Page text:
Ready to Invest in a New LMS? Pump the Brakes.
It’s been in your viewfinder for a while now. Your certification training program needs a new learning management system (LMS).
Maybe you’re frustrated by an inadequate reporting hub or find yourself navigating a clunky user experience overall. Perhaps the LMS you chose doesn’t have the capabilities you need to boost your learners' confidence before their certification exam. Or maybe you haven't yet adopted an LMS in the first place, but know it’s time for one with a modern mobile experience and an easy-to-navigate user interface (UI). Whatever your situation may be, you're ready to take the next step and level up your certification program. First things first: it’s time to start researching vendors, right?
Wrong. Pump the brakes.
Before you invest in any new LMS, you’ll want to first complete some foundational groundwork. In this blog, we spell out four steps that can help associations and credentialing bodies confidently select their next LMS to ensure they see the best return on their investment.
Step #1: Determine Your Certification Program Objectives
Before selecting the bells and whistles that matter most for your next LMS (more on that later), it’s important that you first solidify your program objectives.
Not sure what those objectives might be? To identify them, consider the objectives of your certification training program as well as your overall business goals.
For example, let's say you administer your association’s certification training program. You have a business goal to improve member retention, with a corresponding program objective to continuously engage learners with your content.
Or maybe you support certification training at a credentialing body. And one of your business goals is to expand and diversify your candidate base. In this case, one of your program objectives might be to ensure candidates can reliably complete certification regardless of region, device, and level of internet access.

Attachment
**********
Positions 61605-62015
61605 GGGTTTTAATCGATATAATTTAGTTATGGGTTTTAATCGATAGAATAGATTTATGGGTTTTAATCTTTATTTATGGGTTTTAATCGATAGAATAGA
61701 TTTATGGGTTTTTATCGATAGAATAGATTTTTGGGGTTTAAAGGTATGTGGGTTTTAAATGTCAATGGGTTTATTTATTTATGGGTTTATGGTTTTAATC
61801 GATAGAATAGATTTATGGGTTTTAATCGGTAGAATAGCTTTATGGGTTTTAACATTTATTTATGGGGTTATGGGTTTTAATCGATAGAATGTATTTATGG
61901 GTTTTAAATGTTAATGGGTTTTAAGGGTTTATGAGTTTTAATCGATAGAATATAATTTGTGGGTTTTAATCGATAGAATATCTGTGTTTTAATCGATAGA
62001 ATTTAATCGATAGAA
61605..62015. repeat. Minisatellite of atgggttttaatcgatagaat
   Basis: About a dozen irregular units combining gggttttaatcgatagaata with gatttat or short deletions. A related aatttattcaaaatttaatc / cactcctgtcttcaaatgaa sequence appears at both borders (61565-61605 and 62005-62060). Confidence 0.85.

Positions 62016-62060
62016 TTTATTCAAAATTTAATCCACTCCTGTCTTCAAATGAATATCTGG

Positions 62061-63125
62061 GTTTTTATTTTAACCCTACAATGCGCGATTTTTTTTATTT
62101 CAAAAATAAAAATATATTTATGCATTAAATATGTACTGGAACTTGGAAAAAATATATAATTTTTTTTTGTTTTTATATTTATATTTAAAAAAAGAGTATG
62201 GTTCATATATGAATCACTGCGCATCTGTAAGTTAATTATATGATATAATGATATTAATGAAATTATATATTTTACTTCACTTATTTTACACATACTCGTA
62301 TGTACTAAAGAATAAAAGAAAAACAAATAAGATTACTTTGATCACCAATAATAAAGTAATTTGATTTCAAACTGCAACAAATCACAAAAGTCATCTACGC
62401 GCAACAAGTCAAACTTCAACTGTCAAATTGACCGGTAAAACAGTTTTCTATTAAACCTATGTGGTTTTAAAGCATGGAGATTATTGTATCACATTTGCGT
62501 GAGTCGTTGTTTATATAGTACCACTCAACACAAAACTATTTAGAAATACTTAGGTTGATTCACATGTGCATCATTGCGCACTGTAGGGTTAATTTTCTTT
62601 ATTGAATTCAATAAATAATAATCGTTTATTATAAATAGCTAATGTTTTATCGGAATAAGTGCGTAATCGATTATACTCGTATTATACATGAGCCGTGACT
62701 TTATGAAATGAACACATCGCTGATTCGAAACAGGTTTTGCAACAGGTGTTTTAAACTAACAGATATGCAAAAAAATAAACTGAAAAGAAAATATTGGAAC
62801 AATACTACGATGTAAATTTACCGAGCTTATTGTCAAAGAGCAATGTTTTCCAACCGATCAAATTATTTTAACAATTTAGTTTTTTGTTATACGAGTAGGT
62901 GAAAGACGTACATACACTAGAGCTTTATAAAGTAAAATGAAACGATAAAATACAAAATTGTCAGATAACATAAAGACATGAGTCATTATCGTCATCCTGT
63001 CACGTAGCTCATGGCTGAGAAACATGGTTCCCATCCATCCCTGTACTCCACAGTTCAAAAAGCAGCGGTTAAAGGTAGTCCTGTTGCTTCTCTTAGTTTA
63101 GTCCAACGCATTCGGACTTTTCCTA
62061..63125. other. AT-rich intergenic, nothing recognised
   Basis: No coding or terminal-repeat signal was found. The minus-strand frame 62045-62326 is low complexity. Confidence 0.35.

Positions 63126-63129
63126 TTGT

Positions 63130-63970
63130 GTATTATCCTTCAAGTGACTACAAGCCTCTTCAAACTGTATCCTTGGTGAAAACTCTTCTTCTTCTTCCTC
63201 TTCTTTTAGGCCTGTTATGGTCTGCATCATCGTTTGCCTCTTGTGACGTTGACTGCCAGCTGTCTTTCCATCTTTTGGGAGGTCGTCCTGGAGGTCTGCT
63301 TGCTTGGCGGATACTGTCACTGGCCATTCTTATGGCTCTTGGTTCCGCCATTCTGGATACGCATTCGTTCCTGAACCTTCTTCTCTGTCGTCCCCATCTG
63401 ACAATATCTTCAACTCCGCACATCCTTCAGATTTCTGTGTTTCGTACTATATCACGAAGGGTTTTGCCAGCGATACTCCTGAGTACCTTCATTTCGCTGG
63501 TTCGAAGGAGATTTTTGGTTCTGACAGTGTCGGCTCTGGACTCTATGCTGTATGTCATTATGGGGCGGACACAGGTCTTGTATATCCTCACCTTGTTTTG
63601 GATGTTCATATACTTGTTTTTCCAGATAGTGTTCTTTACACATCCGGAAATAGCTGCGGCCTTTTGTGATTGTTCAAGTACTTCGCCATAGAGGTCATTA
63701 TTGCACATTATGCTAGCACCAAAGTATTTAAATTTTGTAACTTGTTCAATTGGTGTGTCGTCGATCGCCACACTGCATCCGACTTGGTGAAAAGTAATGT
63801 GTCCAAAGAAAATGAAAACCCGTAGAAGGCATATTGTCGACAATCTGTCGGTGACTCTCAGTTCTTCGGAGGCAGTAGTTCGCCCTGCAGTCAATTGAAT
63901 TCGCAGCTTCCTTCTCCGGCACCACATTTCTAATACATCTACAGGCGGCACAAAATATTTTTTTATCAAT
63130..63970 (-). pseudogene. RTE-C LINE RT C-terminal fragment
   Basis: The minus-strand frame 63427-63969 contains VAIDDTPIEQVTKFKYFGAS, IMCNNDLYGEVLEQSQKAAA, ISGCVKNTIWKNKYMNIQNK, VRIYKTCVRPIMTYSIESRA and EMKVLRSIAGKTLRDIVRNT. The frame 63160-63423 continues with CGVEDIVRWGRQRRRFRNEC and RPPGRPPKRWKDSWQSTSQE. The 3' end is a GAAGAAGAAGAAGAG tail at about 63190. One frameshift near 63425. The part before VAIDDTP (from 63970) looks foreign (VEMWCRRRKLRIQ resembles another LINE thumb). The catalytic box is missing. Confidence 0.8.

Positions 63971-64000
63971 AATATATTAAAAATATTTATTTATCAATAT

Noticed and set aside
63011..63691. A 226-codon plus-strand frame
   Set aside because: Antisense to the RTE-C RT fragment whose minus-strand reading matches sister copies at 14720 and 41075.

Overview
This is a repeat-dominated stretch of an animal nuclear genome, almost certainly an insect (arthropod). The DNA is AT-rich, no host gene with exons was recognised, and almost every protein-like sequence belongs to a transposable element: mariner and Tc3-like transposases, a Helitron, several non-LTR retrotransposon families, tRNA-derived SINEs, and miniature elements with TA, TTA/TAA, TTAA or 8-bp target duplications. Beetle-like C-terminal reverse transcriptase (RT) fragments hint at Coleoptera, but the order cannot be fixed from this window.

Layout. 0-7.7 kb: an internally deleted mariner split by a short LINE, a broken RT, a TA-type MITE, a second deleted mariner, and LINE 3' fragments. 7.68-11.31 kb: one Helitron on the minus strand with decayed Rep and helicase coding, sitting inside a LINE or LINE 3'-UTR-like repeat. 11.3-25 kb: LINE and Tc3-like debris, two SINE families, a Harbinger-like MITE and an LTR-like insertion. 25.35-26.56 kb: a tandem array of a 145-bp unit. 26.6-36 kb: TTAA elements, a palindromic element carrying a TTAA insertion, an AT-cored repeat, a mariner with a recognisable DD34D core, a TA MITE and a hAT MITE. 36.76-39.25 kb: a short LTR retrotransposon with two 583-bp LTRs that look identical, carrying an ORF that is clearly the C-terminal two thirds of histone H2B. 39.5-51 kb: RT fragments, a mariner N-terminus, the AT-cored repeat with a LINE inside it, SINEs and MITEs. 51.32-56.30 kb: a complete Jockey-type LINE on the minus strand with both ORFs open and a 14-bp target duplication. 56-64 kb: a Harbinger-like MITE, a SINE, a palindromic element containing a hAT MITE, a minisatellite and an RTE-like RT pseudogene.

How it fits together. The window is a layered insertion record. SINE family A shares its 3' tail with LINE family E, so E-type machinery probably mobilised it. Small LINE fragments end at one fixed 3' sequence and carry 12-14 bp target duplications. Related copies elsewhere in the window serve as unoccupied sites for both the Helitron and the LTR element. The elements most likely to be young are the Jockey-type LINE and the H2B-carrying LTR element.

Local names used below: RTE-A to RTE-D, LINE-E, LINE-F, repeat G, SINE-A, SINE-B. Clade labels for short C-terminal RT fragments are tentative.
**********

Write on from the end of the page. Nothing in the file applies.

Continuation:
You’ll find that your program objectives also help clarify which LMS features are most beneficial to your certification program (e.g., if you want to promote equity and access, you may prioritize an LMS that offers omnichannel delivery).
But before you start identifying your LMS must-haves, you’ll want to complete step two.
Step #2: Detail Your Audience’s Needs and Expectations
Now that you’ve pinpointed your program objectives, it’s important to understand the needs and characteristics of your audience. Today’s certification program participants…
- Grow easily distracted. Today’s workers have longer attention spans than they’re often given credit for. Many, however, are burdened with frequent context-switching between different tasks or applications. That’s not great for productivity. It’s why the best certification training programs engage candidates without spreading their attention or energy levels thin.
- Want on-demand delivery. Time is precious. Many (if not most) people seeking credentials or certification are balancing a plethora of obligations at work and home as they constantly refine their work-life cycle. So make sure you can support the realities of candidates' dynamic calendars and ever-changing commitments.
- Frequently work remotely. Recent surveys show that as of 2023, more than a quarter of professionals enjoy hybrid work arrangements—and plenty more (98 percent) would take that opportunity to work a hybrid model if it were offered. Translation: your certification program should be easy to access from a variety of sources, including mobile, tablet, or desktop computer.
To be clear, these are overarching trends. Every organization is different. If your association, for example, serves younger professional learners, you may see a greater need to offer multimodal resources. (Case in point: the average member of Gen Z spends around 10 hours per week on TikTok alone.)